Wells Fargo & Co will not finish paying back the estimated 600,000 customers it wrongly charged for auto insurance until at least 2020, the bank said in a letter to U.S. lawmakers seen by Reuters.
U.S. regulators slapped Wells Fargo with a $1 billion penalty in April when it admitted to wrongly forcing drivers into auto insurance policies. That agreement envisioned the customer payouts would finish within months.
“We will be contacting customers and providing them with compensation in multiple stages throughout 2019, with the final stage scheduled for January 2020,” the bank said in a letter dated Oct. 9 to the Senate Banking Committee’s top Republican and Democrat.
As Wells Fargo tries to complete a drawn-out remediation, bank executives are also trying to convince the Federal Reserve to lift a cap on growth put in place due to a string of past sales practice abuses. Bank executives have said they expect the Fed to lift that asset cap by the first part of 2019.
And while the bank disclosed the auto insurance issue in July 2017, the amount it expects to pay back customers has grown.
In August, Wells Fargo said that it expected to pay back drivers $212 million. The bank had originally estimated it would pay out $64 million in cash remediation when it disclosed the problems.
Drivers who bought a car through Wells Fargo and let their insurance lapse could be charged for “force-place” policies. The bank enrolled about two million drivers into such policies and more than a quarter of those were not needed, regulators have said.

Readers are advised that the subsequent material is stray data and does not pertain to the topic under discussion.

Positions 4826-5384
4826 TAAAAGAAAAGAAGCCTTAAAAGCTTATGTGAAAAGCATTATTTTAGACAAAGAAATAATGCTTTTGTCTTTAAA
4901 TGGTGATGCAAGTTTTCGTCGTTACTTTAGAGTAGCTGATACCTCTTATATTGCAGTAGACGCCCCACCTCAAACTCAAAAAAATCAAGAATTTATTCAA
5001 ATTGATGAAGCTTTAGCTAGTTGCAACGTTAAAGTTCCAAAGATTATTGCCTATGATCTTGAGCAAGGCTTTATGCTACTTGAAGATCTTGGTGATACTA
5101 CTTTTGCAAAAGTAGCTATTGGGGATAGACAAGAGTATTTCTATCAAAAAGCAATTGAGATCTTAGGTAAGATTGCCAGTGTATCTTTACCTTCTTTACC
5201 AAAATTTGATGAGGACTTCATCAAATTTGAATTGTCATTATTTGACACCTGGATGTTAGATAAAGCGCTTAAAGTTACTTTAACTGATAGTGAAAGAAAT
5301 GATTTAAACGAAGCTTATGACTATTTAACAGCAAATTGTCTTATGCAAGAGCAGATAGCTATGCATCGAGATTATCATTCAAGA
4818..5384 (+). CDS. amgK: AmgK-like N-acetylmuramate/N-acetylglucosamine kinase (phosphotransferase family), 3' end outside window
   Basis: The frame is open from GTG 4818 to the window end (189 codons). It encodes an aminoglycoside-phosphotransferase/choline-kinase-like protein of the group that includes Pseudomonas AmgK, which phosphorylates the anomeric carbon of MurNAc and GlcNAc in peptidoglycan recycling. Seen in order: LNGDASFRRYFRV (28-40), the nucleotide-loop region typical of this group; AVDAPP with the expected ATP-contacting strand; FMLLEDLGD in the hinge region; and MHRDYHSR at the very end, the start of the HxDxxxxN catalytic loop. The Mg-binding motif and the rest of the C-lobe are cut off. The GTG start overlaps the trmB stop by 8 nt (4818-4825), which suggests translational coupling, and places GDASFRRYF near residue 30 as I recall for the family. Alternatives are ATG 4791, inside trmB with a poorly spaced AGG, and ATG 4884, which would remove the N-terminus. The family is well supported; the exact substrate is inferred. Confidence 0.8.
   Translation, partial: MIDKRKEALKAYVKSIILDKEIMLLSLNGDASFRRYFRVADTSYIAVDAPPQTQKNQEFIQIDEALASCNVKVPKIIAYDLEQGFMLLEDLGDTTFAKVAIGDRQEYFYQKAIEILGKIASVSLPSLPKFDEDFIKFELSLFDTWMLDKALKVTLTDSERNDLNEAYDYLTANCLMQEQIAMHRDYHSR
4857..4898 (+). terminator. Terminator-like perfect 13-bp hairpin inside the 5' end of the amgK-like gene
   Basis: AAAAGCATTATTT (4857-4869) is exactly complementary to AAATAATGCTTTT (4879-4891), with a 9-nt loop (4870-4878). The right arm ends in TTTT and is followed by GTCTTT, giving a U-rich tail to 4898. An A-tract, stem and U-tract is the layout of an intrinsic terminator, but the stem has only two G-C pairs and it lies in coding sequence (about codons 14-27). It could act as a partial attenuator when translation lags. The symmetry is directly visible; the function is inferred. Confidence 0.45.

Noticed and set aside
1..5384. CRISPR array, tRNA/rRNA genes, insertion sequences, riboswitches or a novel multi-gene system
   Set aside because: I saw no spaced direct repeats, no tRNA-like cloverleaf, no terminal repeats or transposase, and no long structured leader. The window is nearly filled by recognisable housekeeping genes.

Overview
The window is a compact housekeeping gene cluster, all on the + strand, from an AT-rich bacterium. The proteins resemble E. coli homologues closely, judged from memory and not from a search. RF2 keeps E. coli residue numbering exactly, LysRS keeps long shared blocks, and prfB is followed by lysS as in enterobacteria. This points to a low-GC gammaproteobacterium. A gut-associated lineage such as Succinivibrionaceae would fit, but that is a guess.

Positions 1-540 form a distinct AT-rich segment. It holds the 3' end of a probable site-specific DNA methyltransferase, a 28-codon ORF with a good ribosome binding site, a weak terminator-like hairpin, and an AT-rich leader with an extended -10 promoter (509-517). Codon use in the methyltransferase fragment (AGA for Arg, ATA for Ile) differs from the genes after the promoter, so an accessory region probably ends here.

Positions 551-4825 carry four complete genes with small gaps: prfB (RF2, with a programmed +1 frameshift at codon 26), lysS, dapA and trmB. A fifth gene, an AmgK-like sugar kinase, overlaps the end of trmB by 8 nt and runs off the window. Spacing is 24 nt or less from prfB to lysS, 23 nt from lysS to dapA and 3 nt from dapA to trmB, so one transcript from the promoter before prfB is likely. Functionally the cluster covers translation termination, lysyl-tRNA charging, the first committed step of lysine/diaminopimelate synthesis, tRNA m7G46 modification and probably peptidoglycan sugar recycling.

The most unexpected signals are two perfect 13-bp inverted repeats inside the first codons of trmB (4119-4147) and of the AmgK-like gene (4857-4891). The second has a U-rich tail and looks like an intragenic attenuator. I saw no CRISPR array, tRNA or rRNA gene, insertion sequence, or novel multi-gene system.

“We regret how this issue impacted our customers. We are finalizing our remediation plan, which is designed to provide each customer with appropriate compensation for their individual circumstances. We look forward to providing our customers with the full compensation they deserve,” Wells Fargo spokeswoman Catherine Pulley said.
Wells Fargo plans to automatically refund insurance for drivers in five states but will require drivers in other states to prove that they are entitled to a rebate, according to the letter.
State law in Arkansas, Michigan, Mississippi, Tennessee and Washington demands that drivers be given a chance to dispute force-place policies before they are charged, and Wells Fargo said it will presume drivers in those states were wronged.
But drivers in other states must submit evidence that they were pushed into unneeded insurance before Wells Fargo will consider a complete refund, according to the letter to Republican Senator Mike Crapo, from Idaho, and Democratic Senator Sherrod Brown, from Ohio.
Wells Fargo promised to repay customers under a $1 billion settlement the bank reached with the Consumer Financial Protection Bureau (CFPB) and the Office of the Comptroller of the Currency (OCC) in April.
But regulators rejected the bank’s payout plan this summer and told Wells Fargo it must do more to make sure that it can find and repay everyone who was overcharged, Reuters reported in September.
Customers who were charged for unneeded insurance could face overdraft fees, damaged credit or vehicle repossession. As part of its settlement agreement, Wells Fargo had to review several years’ worth of bank and insurance paperwork for those customers.
In the letter, Wells Fargo said it will make “appropriate adjustments” to consumer credit scores that might have been hurt by the improper insurance.